"The blogosphere is awash with paens to Steve McQueen as an icon of cool. Why is Steve McQueen such an important figurehead for (mostly) blokes who like cars and motorbikes. It can't be just about how good he looked, can "
McQueen is Dead
Words: Gary Inman Images: William Claxton, Warner Bros, Life Magazine Archive
The atmosphere is 78% nitrogen, while the motorcycle-related media is 56% Steve McQueen.
It is virtually impossible to look at a bike or classic car magazine or decent-sized website without seeing an image of the actor. Just look around you. He is, as a motorcycle obsessive, the very air I breathe.
A star with over 40 films and one Oscar nomination (for Sand Pebbles in 1966) to his name, McQueen is now the petrolhead’s Che Guevara – a go-to, shorthand icon, but used to define ‘cool’ rather than left-wing idealism. Dead at the age of 50 and gone for over 30 years, McQueen is used, with increasing regularity to sell, endorse or add cachet to a frankly bewildering list of products.
Ford Europe were ahead of the curve when they cleverly (eerily?) spliced footage of McQueen from 1968 with their then new transgender Fiesta, the 1997 Puma. ‘Look,’ Ford would have us believe, ‘it has the spirit of a V8 Mustang GT!’ That rumbling you could hear wasn’t the throaty, catalytically-converted burble of the Puma’s truly awesome 1.4-litre four-banger, but a dead actor spinning in his grave.
Perhaps to prove they were devoid of fresh thought, Ford couldn’t let it lie and copied their own idea for a US TV advert for the Mustang in 2005. Watching it today makes my skin crawl.
More recently Barbour have heated up the McQueen legacy so often you can see the wriggling of e-Coli on the surface of their wares with the naked eye. He wore the British company’s waxed cotton jacket from time-to-time and Barbour won’t let us forget it. The nadir of their reanimation was a limited edition Barbour International four-pocket jacket, like the American wore when he took part in the 1964 International Six Days Trial as part of the official USA team. This version was special because it had fake mud splatters printed on the front. Yes, really – 100% genuine real fake dirt guaranteed not to come out in the wash.
There is a whole ‘unofficial’ website selling McQueen-related goods. Needless to say there are T-shirts with depictions of the man on them, DVDs of his films and documentaries about him. Books too. But the most bizarre are the replicas of clothes McQueen wore both in films and his private life. An ‘authentic’ Great Escape sweat top is a plain, petrol blue sweatshirt with the sleeves roughly hacked off at elbow height. No? OK, perhaps you prefer the Frank Bulliitt jacket. It’s a tweed sports jacket!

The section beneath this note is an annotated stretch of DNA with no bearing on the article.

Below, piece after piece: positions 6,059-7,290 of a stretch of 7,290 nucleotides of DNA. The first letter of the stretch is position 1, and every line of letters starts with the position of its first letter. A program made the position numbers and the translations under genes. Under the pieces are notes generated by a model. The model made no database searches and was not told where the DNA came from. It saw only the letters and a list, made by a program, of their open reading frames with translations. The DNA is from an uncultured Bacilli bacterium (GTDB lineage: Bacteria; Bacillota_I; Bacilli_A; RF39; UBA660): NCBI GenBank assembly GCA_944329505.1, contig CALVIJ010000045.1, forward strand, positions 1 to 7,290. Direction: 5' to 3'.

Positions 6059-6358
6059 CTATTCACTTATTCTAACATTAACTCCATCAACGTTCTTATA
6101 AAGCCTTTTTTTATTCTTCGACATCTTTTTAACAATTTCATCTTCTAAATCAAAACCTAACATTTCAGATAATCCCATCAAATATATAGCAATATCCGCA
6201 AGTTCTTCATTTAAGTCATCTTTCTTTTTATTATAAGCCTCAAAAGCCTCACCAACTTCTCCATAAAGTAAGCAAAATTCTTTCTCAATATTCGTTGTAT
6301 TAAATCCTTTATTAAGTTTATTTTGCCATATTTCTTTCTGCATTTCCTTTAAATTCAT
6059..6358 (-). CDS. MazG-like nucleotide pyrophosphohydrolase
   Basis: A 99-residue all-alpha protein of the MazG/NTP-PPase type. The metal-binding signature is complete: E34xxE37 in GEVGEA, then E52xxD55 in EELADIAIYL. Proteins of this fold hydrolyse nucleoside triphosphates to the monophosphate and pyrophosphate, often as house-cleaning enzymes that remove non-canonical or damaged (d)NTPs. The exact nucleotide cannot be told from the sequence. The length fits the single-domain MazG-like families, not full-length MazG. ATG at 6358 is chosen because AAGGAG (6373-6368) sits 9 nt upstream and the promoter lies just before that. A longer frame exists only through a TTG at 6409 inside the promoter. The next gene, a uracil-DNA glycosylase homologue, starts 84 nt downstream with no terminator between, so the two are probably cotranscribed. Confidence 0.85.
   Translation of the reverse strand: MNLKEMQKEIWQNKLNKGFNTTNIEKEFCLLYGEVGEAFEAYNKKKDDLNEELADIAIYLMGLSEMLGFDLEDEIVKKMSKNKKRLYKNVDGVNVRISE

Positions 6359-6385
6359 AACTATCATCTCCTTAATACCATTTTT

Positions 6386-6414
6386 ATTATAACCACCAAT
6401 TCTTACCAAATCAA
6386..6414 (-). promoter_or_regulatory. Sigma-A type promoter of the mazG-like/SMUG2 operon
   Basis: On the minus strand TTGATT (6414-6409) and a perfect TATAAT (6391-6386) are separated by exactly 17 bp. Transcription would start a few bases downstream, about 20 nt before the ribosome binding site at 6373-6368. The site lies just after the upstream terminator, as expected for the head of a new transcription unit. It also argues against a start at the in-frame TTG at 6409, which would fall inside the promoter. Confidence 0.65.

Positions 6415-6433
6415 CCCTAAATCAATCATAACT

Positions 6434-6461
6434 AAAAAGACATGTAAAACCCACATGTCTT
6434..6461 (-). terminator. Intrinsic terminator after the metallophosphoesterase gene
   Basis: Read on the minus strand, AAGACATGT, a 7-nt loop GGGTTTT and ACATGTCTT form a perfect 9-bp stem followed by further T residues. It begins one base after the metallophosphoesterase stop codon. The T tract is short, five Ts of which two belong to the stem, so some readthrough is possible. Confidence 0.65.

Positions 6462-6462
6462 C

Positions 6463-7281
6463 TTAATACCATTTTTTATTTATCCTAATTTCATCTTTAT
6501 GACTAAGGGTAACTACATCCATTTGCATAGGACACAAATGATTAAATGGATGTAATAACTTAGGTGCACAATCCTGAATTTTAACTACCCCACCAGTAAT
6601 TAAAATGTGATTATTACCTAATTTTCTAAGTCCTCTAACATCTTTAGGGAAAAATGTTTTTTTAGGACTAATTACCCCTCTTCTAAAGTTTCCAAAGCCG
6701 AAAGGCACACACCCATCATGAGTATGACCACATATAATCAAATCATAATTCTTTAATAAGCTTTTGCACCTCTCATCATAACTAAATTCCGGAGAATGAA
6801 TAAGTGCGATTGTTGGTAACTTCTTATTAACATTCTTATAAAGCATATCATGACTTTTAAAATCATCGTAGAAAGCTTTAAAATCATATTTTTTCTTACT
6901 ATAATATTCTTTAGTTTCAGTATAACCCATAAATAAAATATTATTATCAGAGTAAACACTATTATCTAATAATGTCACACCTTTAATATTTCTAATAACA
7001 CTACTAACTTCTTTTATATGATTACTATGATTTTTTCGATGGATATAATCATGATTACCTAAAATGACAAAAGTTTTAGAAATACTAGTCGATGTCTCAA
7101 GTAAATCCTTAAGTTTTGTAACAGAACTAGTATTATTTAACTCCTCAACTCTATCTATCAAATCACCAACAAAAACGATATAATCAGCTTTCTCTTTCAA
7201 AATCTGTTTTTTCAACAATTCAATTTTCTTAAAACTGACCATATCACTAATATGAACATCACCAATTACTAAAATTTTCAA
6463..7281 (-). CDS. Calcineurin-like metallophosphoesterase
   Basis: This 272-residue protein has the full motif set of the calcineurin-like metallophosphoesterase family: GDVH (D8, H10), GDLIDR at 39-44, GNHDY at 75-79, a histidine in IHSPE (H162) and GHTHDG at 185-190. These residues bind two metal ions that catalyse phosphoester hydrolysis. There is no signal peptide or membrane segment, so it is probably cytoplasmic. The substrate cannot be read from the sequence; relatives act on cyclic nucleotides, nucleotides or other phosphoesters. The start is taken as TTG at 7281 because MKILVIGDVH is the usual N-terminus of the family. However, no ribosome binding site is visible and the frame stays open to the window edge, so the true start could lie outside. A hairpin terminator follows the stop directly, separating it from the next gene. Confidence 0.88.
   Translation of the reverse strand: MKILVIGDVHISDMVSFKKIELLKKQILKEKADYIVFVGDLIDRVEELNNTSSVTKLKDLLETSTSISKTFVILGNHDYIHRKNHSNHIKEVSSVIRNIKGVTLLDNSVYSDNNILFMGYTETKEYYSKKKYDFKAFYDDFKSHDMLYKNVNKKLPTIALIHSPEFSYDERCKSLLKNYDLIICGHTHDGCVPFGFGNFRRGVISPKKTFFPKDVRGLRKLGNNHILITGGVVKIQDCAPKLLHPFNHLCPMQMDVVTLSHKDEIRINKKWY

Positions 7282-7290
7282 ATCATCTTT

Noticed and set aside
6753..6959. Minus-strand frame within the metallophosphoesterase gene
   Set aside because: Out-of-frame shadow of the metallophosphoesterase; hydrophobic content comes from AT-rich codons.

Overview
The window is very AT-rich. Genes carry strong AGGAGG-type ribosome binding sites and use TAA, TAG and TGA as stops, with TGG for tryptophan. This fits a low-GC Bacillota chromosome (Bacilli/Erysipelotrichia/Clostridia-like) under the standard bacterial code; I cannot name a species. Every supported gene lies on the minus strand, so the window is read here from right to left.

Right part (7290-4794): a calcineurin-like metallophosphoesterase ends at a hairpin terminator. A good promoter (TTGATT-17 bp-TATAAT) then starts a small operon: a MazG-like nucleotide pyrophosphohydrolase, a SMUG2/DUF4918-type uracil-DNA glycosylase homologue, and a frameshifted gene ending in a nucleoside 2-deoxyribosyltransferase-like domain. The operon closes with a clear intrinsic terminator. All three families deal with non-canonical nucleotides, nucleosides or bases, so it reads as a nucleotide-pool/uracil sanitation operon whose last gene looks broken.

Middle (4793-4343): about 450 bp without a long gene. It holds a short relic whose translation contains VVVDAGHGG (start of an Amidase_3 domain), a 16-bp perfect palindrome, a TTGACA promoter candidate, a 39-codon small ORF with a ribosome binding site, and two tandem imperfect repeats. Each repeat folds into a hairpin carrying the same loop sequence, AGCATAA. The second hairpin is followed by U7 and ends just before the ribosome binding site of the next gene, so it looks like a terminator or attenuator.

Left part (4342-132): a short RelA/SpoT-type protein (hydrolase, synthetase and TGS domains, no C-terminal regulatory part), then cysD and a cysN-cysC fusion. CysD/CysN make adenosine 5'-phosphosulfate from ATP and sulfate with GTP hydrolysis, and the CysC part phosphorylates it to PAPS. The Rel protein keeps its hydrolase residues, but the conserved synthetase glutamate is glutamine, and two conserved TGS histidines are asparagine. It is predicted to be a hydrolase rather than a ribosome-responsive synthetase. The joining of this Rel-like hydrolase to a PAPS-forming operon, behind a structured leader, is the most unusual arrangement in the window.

The site gets in a froth about a brown cardigan. Yep, perhaps like your granddad wore to cut his hedge. But no, and I quote, ‘This is a very special piece that we are incredibly proud of and very excited about. If you’re a McQueen fan, you’ll probably know that this style of cardigan was a favourite of the big man. There are hundreds of different photographs showing him wearing one.’
To reiterate, it’s a brown cardigan, not the Turin Shroud.
McQueen was a stylish man, living in a stylish time, and I have no problem with anyone being inspired by the mid-1960s when William Claxton shot his friend living the life. Personally, I am. It is, for me and many others, the definitive period of men’s style, but just glancing at the cash-ins makes my bulls*** detector hit the rev limiter.
What people don’t seem to grasp is McQueen became an inspiration and was adored because he was a man of his time. The Baracuta G9 Harrington jacket and Levi’s he chose were contemporary. The Heuer Monaco watch he wore for the 1971 film, Le Mans, was a recently introduced model when he wore it for filming his part as a racing driver. It wasn’t a cash-in re-issue of something Errol Flynn wore. The Porsche 911S he drove was the cream of its era.
McQueen raced Triumphs and Husqvarnas – the hottest off-road bikes of the day. The Triumph chassis wasn’t up to the punishment he gave it, so he bought a British-made Rickman and the best components of the period. He didn’t bounce around waiting for the welds to crack, revelling in the heritage and authenticity of the original, he searched the globe for a cutting edge improvement. Later, when he retired from racing, he’d become a collector of antique bikes, but while he was young and virile, he wanted the very best on the market. It seems quite normal.
If McQueen had dressed as someone from the mid-20s, driving cars from 40 years earlier, he’d have looked like a kook at best, a self-regarding ponce at worst. He had style and taste to choose what was new and fresh. These lame Xeroxes of him and his passions are into the realm of embarrassing.
It’s time to move on.
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